The party of Reagan is sick and has been for some time. It is not pleasant when the electorate finally recognizes it. And the situation will not improve significantly until the Republican Party recognizes its ill health and begins to take corrective measures. The measures are these:

Remember that you once were, and should be again, the party of small government. That some in the GOP think there is such a thing as big government conservatism only shows how ailing it really is. Stick a thermometer in the mouth of the Bush crowd and their friends in the Senate and the House and watch the mercury climb to the letters GOS -- short for "Grand Old Spending."

  • Bush has signed every spending bill that crossed his desk. His veto pen, apparently, was lost or stolen.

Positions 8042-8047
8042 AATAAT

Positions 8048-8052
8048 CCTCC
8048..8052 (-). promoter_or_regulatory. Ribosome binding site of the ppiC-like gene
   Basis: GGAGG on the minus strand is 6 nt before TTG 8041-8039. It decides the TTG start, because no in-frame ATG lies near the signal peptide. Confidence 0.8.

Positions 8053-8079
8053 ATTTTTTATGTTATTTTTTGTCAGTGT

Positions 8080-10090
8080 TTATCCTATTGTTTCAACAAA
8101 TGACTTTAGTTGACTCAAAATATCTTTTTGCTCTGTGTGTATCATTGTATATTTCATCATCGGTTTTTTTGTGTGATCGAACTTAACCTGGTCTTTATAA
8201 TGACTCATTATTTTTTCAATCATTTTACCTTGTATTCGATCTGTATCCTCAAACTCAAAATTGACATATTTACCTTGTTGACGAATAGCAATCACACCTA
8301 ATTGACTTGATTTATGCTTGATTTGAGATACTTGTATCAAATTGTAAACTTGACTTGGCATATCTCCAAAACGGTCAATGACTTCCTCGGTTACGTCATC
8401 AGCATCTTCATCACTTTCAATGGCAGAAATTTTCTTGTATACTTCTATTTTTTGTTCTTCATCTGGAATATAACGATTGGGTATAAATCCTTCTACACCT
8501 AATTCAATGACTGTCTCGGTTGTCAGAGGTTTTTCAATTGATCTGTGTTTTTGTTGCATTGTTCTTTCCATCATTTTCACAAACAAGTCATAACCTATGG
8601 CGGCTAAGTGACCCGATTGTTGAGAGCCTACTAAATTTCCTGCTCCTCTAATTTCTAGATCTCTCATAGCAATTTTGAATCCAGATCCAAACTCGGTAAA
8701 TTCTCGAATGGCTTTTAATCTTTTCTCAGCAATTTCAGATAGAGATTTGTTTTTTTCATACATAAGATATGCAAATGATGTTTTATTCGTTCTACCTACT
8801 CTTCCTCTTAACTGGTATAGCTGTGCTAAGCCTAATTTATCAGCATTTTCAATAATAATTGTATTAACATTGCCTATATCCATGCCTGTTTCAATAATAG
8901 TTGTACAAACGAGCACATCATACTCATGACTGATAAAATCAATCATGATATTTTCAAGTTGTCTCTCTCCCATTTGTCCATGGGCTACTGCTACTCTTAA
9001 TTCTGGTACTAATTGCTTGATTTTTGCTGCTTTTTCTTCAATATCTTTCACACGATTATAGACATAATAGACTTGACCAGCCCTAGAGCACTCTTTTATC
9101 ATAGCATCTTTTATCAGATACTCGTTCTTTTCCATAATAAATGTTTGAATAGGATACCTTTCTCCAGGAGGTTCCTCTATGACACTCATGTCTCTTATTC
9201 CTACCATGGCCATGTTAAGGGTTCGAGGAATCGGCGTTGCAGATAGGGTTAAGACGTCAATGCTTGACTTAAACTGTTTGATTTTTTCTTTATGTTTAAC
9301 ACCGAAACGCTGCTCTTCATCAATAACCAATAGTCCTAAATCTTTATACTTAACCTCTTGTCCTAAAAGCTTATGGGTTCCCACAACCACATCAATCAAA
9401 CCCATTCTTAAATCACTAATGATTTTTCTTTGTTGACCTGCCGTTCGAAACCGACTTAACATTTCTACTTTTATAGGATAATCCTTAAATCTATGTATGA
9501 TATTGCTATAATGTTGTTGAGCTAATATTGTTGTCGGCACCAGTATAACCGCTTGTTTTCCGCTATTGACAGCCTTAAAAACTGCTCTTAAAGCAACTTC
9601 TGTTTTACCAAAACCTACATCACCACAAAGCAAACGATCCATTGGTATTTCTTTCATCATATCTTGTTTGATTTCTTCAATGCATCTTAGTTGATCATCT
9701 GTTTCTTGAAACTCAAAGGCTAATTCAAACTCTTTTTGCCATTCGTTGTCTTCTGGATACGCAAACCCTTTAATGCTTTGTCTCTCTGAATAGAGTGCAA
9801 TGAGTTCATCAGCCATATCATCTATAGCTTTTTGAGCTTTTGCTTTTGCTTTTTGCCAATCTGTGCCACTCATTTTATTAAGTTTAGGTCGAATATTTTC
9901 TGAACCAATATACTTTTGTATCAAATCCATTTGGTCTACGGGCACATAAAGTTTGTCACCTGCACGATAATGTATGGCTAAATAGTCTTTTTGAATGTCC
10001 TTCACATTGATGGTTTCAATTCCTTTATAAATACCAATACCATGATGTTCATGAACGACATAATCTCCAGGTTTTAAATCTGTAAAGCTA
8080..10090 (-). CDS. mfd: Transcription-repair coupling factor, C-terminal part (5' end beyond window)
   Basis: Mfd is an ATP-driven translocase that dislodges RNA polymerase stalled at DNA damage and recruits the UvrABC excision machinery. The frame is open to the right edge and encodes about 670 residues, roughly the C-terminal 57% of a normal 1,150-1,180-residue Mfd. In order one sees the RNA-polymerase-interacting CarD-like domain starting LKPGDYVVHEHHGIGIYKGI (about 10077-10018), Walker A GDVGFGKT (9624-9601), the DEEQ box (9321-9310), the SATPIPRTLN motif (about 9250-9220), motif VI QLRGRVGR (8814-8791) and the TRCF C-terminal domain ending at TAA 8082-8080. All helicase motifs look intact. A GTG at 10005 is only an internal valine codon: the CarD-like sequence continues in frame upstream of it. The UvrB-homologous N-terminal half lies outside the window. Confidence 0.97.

• His enormous education bill in 2001 was a loser, the big farm bill in 2002 was atrocious and the enormous Medicare prescription drug bill in 2003 could only cause the last remaining fiscal conservative in the White House to blush. Chalk the latter up as the largest entitlement expansion in the last four decades. For shame.
  • As the deficit ballooned, all the president could talk about was cutting it in half. Faint-hearted, that.
  • Reagan said, "Government is not the solution, it is the problem." Our current president has said, "I am running with a compassionate conservative philosophy: that government should help people improve their lives, not try to run their lives." Unfortunately, "help" has meant much more. And more means the government is running our lives more today than they did yesterday.